In fall 2010, Calvin College nursing professor Mary Molewyk Doornbos, together with co-investigator Gail Zandee, began asking questions and holding focus groups in three impoverished, underserved neighborhoods in Grand Rapids. It didn’t take long for Doornbos and her colleagues to see qualitative data backing up the research showing that depression and anxiety disproportionately affect urban, ethnically diverse, impoverished women.
Focus groups information showed that the women desired education and support around these issues. So Doornbos and her colleagues created a curriculum that entailed the things the women said they wanted to learn.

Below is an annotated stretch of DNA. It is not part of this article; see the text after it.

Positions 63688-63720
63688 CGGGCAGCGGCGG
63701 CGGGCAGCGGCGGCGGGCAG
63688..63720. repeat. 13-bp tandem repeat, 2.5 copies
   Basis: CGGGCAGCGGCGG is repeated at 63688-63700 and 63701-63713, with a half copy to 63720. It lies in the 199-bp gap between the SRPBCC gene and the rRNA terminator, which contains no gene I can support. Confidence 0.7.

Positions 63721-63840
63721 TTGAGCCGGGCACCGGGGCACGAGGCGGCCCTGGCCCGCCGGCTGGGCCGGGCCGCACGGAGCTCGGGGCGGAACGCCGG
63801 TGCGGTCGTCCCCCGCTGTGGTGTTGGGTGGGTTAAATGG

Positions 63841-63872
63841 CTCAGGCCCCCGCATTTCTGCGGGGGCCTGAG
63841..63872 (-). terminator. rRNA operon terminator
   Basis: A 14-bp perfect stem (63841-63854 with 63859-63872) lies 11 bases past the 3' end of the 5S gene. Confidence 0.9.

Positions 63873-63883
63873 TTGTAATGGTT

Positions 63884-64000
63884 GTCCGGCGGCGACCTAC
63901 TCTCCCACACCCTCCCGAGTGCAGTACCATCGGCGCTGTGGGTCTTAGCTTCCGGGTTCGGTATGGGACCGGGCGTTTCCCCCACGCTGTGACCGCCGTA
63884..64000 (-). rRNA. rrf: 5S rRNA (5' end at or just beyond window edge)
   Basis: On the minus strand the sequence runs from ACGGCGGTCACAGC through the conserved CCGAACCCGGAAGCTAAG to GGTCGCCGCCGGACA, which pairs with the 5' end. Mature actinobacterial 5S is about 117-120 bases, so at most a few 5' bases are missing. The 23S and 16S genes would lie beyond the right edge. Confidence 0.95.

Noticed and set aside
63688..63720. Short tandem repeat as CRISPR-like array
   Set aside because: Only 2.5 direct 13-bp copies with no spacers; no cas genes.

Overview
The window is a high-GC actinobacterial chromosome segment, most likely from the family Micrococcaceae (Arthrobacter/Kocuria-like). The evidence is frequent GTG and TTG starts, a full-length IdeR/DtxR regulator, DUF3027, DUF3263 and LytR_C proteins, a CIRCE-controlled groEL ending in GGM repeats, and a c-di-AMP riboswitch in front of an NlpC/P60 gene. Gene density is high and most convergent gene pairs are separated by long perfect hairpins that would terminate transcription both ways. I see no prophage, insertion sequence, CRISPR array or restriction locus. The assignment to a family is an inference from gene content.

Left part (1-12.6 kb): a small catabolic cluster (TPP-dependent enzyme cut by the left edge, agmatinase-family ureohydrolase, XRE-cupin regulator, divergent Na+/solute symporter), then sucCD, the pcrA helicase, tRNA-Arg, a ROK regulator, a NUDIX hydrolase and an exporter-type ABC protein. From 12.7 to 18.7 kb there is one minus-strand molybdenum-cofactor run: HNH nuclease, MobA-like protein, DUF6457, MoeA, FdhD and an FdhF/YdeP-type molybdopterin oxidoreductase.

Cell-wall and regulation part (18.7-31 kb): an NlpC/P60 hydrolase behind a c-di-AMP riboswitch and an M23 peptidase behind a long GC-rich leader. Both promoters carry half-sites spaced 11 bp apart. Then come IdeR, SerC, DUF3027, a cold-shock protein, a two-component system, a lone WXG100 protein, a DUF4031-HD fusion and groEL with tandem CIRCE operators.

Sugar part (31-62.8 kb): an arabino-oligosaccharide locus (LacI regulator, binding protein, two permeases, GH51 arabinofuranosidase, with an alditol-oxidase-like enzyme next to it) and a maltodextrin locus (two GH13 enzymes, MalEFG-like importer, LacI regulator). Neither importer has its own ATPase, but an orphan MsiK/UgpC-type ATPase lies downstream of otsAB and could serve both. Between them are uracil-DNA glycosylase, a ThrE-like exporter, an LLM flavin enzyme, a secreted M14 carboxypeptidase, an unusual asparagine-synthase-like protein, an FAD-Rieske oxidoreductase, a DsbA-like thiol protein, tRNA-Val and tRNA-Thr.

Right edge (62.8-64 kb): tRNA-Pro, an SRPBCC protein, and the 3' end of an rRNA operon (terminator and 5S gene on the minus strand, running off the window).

In fall 2011, a five-year pilot study—“Women Supporting Women”—was launched in the three neighborhoods. The program included six sessions, each 90 minutes in length, over four months, which helped identify symptoms, causes, treatment and coping strategies for dealing with anxiety/depression. The goal was to see an increase in the mental health selfcare of the women in the program.
A year after the first pilot study concluded, the results are in, and the program has been deemed a resounding success by organizers and participants. Now, the Women Supporting Women program will be repeated for five more years. If the results are consistent, organizers say this could serve as a model for other urban settings with other schools of nursing.